Climate change is having an impact on all of us. Central banks and governments have recognized the need for collective, sustainable action on this front. As an example, the European Central Bank (ECB) defines three strategic objectives in its climate agenda.1 These include promoting a sustainable financial sector, and creating incentives for the establishment of a greener finance system. The G7 nations have also identified the environmental impact of central bank digital currencies, also known as “digital cash,” as being a fundamental consideration.2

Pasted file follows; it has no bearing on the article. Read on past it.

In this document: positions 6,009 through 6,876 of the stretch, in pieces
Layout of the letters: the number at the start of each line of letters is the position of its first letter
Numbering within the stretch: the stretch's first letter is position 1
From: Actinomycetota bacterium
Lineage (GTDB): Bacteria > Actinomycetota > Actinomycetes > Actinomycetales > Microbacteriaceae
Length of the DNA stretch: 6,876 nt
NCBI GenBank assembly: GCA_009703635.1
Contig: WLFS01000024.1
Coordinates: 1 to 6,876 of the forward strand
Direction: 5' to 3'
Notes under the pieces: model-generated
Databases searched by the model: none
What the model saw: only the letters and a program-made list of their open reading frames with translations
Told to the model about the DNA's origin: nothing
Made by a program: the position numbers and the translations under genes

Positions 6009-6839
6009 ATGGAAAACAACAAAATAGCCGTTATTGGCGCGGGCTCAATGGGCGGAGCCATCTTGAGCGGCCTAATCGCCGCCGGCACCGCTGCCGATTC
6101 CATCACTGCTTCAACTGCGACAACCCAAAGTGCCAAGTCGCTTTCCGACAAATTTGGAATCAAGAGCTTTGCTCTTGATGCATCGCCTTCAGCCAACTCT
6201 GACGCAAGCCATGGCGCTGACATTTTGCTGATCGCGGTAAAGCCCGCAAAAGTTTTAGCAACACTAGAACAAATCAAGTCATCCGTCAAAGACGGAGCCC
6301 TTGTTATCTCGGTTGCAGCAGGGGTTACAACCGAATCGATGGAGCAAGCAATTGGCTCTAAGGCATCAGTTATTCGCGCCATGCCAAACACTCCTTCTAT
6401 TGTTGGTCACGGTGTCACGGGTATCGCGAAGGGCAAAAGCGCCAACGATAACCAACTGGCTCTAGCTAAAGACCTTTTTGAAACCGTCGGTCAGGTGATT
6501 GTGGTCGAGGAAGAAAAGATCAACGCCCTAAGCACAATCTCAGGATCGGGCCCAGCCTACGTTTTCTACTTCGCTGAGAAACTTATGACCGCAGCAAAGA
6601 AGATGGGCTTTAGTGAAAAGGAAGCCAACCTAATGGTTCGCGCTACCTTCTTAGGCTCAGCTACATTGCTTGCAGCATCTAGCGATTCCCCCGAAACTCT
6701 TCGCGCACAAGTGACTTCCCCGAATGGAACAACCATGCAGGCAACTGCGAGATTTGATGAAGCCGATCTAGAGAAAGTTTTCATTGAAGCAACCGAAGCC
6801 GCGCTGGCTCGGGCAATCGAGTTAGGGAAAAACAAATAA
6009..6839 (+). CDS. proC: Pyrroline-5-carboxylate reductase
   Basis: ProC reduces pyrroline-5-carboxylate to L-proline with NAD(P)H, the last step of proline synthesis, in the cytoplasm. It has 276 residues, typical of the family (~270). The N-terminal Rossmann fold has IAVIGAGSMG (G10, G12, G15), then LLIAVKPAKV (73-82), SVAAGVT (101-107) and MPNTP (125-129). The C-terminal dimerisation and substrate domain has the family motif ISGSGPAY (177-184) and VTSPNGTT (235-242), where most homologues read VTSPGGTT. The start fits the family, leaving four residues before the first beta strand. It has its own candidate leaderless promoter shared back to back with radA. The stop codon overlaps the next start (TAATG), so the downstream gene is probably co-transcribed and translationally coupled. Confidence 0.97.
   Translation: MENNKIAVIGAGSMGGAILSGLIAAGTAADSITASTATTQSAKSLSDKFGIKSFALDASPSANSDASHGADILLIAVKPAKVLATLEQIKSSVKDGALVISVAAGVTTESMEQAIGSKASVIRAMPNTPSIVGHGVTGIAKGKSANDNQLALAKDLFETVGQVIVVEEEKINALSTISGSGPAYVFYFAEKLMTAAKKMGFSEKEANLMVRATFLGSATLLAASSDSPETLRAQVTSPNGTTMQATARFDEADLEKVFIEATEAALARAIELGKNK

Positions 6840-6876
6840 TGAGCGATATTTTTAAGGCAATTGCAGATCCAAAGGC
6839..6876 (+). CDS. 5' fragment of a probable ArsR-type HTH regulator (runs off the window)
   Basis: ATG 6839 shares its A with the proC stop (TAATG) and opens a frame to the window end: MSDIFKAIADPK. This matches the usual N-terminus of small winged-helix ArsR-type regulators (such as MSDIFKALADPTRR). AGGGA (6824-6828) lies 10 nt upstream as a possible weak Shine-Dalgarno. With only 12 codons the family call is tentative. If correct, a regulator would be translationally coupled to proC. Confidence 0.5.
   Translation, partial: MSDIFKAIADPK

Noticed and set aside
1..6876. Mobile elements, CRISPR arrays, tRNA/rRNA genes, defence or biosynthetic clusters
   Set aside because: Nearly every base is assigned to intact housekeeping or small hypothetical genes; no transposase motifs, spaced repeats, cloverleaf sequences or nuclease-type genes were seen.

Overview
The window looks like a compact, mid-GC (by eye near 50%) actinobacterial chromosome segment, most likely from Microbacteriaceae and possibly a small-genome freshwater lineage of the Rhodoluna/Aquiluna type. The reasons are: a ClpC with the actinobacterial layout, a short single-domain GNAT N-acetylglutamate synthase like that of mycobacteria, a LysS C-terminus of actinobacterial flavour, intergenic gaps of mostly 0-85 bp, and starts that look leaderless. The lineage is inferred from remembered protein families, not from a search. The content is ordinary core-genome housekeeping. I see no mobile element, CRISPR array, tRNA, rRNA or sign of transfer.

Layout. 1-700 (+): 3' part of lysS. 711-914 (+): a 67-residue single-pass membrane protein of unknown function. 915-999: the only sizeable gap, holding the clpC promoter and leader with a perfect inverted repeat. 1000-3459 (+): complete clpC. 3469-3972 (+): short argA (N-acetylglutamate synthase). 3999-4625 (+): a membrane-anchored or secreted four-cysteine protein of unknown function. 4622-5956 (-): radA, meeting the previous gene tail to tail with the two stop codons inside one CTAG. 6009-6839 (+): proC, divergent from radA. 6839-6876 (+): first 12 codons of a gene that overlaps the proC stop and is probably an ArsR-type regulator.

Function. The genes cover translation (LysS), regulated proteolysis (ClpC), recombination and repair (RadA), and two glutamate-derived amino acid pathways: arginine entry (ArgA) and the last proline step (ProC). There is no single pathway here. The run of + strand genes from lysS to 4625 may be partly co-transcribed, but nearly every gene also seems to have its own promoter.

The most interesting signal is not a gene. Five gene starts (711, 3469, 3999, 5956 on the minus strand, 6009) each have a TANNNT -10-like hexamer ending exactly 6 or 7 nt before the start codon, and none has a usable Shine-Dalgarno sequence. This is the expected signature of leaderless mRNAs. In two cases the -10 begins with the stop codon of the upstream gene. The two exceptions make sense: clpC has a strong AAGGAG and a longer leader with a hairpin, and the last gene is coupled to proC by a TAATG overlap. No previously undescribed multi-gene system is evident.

However, no clear, standardized designs for CBDCs have been put in place yet. As a result, the associated influencing factors on their CO2 footprint cannot be reliably assessed, which makes it difficult to compare them with existing payment methods. It is likely, though, that the CO2 footprint of CBDC payments will be similar to that of credit and debit card payments, which is significantly smaller than that of cryptocurrencies.